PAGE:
Plant and Soil

, Volume 266, Issue 1–2, pp 247–259 | Cite as

Impact of Douglas-fir and Scots pine seedlings on plagioclase weathering under acidic conditions

  • M. R. Bakker
  • E. George
  • M. -P. TurpaultEmail author
  • J. L. Zhang
  • B. Zeller


The weathering of soil minerals in forest ecosystems increases nutrient availability for the trees. The rate of such weathering and its relative contribution to forest tree nutrition, is a major issue when evaluating present and potential forest stand productivity and sustainability. The current paper examines the weathering rate of plagioclase with and without Douglas-fir or Scots pine seedlings, in a laboratory experiment at pH 3–4 and 25 °C. All nutrients, with the exception of Ca, were supplied in sufficient amounts in a nutrient solution. The objective of the experiment was to evaluate the potential of trees to mobilise Ca from the mineral plagioclase that contained 12% of Ca. Amounts of nutrients supplied in the nutrient solution, amounts accumulated in the living tissue of the seedlings and amounts leached from the experimental vessels, were measured. A weathering balance, accounting for leached + accumulated − supplied amounts, was established. Bio-induced weathering, defined as the weathering increase in the presence of trees, relative to the weathering rate without trees (geochemical weathering; control vessels), under the present experimental conditions, explained on average, 40% of total weathering (biological + geochemical). These conditions appeared more beneficial to Scots pine (higher relative growth rate, higher Ca incorporation) than to Douglas-fir.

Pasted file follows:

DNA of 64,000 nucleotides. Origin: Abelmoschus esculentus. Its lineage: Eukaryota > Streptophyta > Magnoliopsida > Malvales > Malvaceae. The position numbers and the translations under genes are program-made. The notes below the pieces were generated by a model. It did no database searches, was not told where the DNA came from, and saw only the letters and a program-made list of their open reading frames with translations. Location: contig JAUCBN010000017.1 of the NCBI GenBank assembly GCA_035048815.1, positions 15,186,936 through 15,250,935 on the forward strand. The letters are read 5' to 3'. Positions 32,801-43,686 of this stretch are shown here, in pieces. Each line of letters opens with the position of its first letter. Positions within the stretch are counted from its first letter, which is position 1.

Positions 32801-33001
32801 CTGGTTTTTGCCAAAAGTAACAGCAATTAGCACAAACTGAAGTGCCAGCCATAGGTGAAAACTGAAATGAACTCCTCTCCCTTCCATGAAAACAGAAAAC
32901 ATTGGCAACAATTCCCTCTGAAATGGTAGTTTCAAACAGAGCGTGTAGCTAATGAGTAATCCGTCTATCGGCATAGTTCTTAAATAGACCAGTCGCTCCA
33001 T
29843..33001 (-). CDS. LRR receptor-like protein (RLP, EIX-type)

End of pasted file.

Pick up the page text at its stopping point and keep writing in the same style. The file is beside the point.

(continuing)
Key words

Douglas-fir (Pseudotsuga menziesii [Mirb.] Franco) plagioclase Scots pine (Pinus sylvestris L.) tree nutrition weathering 


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Copyright information

© Kluwer Academic Publishers 2004

Authors and Affiliations

  • M. R. Bakker
    • 1
    • 3
  • E. George
    • 2
    • 5
  • M. -P. Turpault
    • 3
    Email author
  • J. L. Zhang
    • 4
    • 5
  • B. Zeller
    • 3
  1. 1.INRA-Bordeaux, UMR TCEM, INRA-ENITABVillenave d’Ornon cedexFrance
  2. 2.Institute for Crop Sciences (IGZ)Humboldt University BerlinGrossbeerenGermany
  3. 3.INRA-NancyEquipe Biogéochimie des Ecosystèmes ForestièresChampenouxFrance
  4. 4.Department of Plant NutritionCollege of Agricultural Resources and Environmental Sciences, China Agricultural University (West Campus)BeijingP.R. China
  5. 5.Institute for Plant NutritionUniversity of HohenheimStuttgartGermany

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